Is Africa The Next Big Global Marijuana Market?
By Russ Belville | From Marijuana Politics
While South Africa’s parliament continues to struggle with whether to legalize dagga (marijuana) or just allow medical marijuana use, the rest of the African continent continues to produce and use cannabis at rates that rival North America.
According to the United Nations Office on Drugs & Crime (UNODC) in its 2009 report, Cannabis in Africa, the “highest levels of cannabis production in the world take place on the African continent.” Granted, the report is based on cultivation data from 2005, before marijuana production became commercially legal in some of the United States, but at the time, Africa made up “roughly 25 per cent of global production of cannabis herb.” (I could not find newer global production data from UNODC by press time.)
More cannabis is seized by police in North America, but Africa is a very close second place. Behind the United States and Mexico, South Africa is the country with the third-greatest amount of cannabis seized, making up over 40 percent of all African cannabis seized.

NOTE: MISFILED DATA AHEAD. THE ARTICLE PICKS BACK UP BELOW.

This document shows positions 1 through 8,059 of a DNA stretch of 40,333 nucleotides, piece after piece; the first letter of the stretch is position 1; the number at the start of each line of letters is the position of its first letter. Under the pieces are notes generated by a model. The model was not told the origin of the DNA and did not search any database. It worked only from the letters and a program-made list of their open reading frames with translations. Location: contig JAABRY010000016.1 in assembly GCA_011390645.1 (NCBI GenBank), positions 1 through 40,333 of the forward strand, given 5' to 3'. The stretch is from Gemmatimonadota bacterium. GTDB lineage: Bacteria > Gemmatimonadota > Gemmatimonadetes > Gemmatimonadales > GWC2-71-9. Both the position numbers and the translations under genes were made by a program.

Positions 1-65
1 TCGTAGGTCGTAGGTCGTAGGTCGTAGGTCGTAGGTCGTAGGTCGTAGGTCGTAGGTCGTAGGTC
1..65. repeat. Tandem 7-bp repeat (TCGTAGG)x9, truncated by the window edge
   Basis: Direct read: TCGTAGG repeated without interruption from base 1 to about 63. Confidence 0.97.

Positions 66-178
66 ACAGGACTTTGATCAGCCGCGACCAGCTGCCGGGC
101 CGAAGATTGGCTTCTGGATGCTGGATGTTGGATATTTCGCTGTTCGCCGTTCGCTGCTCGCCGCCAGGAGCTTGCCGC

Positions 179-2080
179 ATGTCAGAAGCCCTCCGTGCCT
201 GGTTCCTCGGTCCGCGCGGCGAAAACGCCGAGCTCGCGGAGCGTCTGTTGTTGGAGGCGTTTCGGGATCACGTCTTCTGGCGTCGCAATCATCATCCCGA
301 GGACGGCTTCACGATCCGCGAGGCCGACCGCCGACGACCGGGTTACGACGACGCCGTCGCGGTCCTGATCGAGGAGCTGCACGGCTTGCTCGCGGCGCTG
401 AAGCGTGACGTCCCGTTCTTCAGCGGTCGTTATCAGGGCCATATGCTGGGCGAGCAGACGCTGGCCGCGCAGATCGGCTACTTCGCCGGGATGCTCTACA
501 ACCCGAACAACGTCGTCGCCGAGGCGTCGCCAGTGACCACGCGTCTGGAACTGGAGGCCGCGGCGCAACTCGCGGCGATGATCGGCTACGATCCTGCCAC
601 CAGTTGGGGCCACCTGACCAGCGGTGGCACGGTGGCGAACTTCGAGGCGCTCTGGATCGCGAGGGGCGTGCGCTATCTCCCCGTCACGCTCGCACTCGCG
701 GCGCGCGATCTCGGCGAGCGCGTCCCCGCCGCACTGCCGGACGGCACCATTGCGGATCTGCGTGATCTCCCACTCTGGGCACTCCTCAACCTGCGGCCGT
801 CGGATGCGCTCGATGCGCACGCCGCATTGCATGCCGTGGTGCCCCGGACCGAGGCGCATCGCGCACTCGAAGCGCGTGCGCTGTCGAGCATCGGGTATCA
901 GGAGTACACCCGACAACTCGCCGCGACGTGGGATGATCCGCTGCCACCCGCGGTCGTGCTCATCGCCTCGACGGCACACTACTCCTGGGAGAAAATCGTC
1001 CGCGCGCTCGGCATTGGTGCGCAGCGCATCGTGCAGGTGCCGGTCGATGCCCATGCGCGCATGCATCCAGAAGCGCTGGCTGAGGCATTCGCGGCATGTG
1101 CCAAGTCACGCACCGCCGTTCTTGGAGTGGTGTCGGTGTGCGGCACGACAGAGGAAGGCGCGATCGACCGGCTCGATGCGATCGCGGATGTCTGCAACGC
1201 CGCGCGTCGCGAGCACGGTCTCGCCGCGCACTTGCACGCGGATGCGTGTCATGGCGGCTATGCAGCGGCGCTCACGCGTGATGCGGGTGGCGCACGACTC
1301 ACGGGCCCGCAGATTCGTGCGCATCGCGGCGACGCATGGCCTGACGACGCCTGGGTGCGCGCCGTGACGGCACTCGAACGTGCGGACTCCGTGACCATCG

In the UNODC’s World Drug Report 2015, Africa’s estimated rate of annual cannabis usage by people aged 15-64 is 7.5 percent, almost double the global average of 3.9 percent. Africa’s continental rate is third behind Oceania at 10.7 percent and North America at 11.6 percent. However, the West- and Central-Africans are using at rate of 12.4 percent of their population per year.
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